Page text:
A long time ago public librarians worried that by providing the public with popular novels they were lowering the taste of the public, or at least not trying to elevate that taste. In this, they were correct.
As it turned out, the public didn’t want its taste elevated. Lowbrow reading was just what they wanted.
Over time sentiments changed. The readers with the lowest brows, metaphorically speaking, abandoned reading altogether, or confined their reading to Maxim and the National Enquirer. Lowbrow readers had no need of the lowbrow fiction because they had television and videogames.
But still there was a small core of Americans who wanted to read popular novels, who were still able to derive some emotional pleasure from words and not just images. Public libraries devoted themselves to these people, doing everything they could to make sure that all and sundry could get quick access to the latest bestsellers.
Libraries devoted their scarce resources to buying multiple copies of popular novels that would then be discarded in a few months or years, depending on the longevity of the author’s popularity. At all costs they wanted to avoid the bitter ire of library patrons who desperately wanted to read the new John Grisham, but were too cheap to go out and buy it.
These people have important information needs! They must be satisfied at all costs!
Put the recent HaperCollins announcement in this context. Ignore my arguments from last week about publishers needing libraries (even if they’re true). Ignore the boycott, and the pointless ebook reader’s bill of rights. Let’s look at this from HarperCollins’ perspective for a moment.
Were I at HarperCollins, I would look at the history of public library book buying and think, these people are suckers. They’ll buy anything, jump through any hoop, just to make sure that people too cheap to buy bestsellers can get quick access to them. They’ll even pay for digital copies of books, and then only let one person at a time read them! Suckers!
So we’ll make them jump through another hoop! Dance, monkey, dance!
HarperCollins’ move to squeeze more money from libraries makes sense in some ways, since public libraries have long been willing to throw money hand over fist to keep themselves well stocked with popular books.
What they didn’t count on, for the moment, is that libraries don’t necessarily need ebooks yet. As long as print books remain, including ones from HarperCollins, they don’t have the monopoly necessary to squeeze the libraries.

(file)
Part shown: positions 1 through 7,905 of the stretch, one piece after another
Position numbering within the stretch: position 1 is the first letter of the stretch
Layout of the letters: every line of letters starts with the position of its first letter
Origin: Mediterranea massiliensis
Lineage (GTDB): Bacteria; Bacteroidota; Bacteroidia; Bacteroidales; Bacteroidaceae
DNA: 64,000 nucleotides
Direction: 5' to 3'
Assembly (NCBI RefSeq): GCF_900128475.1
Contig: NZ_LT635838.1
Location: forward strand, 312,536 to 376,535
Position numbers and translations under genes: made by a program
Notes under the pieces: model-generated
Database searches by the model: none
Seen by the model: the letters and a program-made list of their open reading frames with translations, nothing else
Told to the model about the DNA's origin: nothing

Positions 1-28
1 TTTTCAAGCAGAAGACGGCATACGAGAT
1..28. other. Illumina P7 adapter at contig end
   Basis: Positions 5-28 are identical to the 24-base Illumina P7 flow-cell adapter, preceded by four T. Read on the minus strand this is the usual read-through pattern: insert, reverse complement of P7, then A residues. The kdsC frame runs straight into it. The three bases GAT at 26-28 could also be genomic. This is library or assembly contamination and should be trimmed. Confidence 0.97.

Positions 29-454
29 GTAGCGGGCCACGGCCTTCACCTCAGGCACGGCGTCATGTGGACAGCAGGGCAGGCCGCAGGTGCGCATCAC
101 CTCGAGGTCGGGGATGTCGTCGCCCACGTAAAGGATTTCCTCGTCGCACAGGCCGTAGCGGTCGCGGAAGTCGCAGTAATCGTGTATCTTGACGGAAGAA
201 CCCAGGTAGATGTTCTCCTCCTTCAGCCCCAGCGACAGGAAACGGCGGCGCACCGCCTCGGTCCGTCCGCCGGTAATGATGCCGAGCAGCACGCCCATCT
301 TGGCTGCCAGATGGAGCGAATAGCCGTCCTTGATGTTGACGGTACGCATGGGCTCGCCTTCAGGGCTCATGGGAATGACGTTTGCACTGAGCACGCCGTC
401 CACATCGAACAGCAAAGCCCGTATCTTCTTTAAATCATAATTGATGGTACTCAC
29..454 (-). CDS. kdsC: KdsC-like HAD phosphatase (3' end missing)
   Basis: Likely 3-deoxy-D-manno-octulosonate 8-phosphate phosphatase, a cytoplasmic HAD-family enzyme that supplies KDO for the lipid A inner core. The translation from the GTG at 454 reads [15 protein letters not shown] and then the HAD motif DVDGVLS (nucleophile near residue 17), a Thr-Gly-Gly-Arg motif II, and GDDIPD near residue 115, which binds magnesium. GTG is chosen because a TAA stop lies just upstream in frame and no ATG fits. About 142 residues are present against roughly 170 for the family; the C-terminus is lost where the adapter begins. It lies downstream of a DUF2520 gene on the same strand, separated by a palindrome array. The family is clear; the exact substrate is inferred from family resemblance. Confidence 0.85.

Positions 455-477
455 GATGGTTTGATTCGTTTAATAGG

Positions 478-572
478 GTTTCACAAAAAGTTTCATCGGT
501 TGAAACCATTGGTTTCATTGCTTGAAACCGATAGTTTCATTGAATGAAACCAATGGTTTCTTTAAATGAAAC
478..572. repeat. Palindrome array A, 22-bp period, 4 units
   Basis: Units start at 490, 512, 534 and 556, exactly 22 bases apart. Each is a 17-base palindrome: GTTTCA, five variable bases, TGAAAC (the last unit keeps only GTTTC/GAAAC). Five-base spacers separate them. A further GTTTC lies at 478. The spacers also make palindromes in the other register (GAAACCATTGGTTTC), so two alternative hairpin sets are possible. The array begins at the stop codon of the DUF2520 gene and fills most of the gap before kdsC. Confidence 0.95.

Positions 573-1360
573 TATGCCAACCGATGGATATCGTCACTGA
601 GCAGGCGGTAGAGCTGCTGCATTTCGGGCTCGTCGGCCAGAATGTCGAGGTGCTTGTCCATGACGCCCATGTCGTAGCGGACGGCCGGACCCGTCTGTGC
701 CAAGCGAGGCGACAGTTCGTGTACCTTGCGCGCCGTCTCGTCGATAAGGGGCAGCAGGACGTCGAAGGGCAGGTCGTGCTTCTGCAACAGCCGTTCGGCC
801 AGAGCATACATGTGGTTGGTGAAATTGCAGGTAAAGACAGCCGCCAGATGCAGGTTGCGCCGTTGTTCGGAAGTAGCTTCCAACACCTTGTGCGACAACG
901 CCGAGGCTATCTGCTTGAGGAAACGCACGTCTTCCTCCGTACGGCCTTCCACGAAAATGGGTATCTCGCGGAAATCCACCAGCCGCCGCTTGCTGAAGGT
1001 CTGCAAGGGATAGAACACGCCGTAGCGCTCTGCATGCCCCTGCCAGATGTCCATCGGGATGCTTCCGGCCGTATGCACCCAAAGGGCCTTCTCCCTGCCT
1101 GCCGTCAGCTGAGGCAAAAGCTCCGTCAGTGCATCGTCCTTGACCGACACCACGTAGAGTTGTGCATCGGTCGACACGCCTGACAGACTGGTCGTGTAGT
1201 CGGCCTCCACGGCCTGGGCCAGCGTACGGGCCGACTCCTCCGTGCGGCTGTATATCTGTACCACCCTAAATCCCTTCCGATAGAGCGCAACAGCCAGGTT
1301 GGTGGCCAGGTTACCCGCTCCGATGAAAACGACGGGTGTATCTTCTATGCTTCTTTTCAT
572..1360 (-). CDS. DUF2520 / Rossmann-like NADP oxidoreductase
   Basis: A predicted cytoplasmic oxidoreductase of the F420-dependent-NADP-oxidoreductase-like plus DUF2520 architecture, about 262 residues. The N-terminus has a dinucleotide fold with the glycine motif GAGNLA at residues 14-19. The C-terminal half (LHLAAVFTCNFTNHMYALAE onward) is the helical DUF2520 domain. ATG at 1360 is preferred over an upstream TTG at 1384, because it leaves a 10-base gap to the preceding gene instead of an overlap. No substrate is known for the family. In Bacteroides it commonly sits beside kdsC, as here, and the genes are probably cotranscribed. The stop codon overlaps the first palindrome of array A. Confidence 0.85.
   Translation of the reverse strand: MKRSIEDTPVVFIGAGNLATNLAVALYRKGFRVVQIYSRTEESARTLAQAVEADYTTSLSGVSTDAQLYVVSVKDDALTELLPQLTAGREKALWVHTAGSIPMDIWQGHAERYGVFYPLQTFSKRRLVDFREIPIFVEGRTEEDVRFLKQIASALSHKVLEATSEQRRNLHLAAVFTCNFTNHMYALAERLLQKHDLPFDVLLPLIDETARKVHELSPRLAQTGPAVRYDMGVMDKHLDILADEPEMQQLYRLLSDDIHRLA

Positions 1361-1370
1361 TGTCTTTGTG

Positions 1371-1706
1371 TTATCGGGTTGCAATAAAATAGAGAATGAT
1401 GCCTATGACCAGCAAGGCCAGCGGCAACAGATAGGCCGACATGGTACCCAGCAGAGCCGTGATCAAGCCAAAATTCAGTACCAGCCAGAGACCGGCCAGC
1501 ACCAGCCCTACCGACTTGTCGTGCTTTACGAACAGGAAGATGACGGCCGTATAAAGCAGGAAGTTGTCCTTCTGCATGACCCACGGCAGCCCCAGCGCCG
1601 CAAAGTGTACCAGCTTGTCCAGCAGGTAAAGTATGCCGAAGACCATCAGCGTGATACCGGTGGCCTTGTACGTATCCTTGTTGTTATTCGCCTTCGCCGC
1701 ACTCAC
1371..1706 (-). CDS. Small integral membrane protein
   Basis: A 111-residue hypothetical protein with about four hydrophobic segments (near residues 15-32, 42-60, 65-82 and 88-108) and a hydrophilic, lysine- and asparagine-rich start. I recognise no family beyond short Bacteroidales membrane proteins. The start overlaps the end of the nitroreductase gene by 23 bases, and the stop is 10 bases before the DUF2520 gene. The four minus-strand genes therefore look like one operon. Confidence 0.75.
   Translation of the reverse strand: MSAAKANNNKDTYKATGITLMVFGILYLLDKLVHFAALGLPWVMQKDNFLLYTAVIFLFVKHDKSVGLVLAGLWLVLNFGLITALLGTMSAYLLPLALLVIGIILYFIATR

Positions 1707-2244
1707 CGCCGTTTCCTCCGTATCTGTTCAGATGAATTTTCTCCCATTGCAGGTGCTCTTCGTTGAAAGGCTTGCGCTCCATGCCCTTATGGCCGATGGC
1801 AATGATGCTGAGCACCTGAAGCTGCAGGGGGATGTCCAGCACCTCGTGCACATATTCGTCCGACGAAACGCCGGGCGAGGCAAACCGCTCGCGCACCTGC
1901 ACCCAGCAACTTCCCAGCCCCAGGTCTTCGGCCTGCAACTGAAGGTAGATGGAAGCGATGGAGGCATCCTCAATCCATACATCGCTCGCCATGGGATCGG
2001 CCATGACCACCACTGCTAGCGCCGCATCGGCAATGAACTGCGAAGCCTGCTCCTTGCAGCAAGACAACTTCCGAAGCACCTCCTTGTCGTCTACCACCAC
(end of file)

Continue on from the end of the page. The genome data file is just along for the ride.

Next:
If HarperCollins is serious about squeezing libraries and having complete control over every copy of every book they sell, they need to get serious about ebooks, and the way to do that is to quit selling print books.
This has been happening with academic journal publishers for years. They finally realized it’s silly to keep selling print subscriptions when they could just license digital journals and gouge libraries every year with impunity. It was a smart move on their part, because librarians are suckers.
HarperCollins and the rest of the library hating book publishers need to wake up and realize that as long as there are print books around, there’s nothing they can do to keep libraries from lending them and people from selling or giving away used copies.
Sure, these practices might be good for the common culture, for general literacy, and for promoting a love of reading that extends to other books, but they have a deleterious effect on the immediate bottom line of publishers, and that’s the only thing that matters to shortsighted businesses floundering in a rapidly changing world.
So go ahead and do it, book publishers. Quit printing books so you can have control over your DRM-saddled digital books. Then libraries will be in thrall to you!
Of course you’ll be in thrall to Amazon. Unlike Wiley and other wiley publishers, you won’t have a big academic library market addicted to your products. You won’t have sucker librarians to work with. You’ll have Jeff Bezos, and that guy plays hardball.
It looks to me like you have two choices. If you really want to control what libraries and others do with your books after they buy them, you’ll have to selling print copies. As long as print copies exist, libraries can limp along without succumbing to your arbitrary ebook demands.
On the other hand, going ebook only will give Amazon a lot more power over your product. It’ll also mean that the bestselling authors you’ve placed all your hopes on in the last couple of decades don’t really need you. They can just publish Kindle versions of their books directly, and still have the ability to publish in other venues and formats.
Authors might even give one restricted digital copy of their books to every library, just to give people a taste and to promote reading. Some say libraries are dying, but it’s the traditional book publishing model that’s dying.
Libraries show a long history of adapting to whatever demands the culture throws at them. Libraries may be suckers, but they’re resilient suckers. Book publishers haven’t shown that sort of resilience. The next decade will be the test.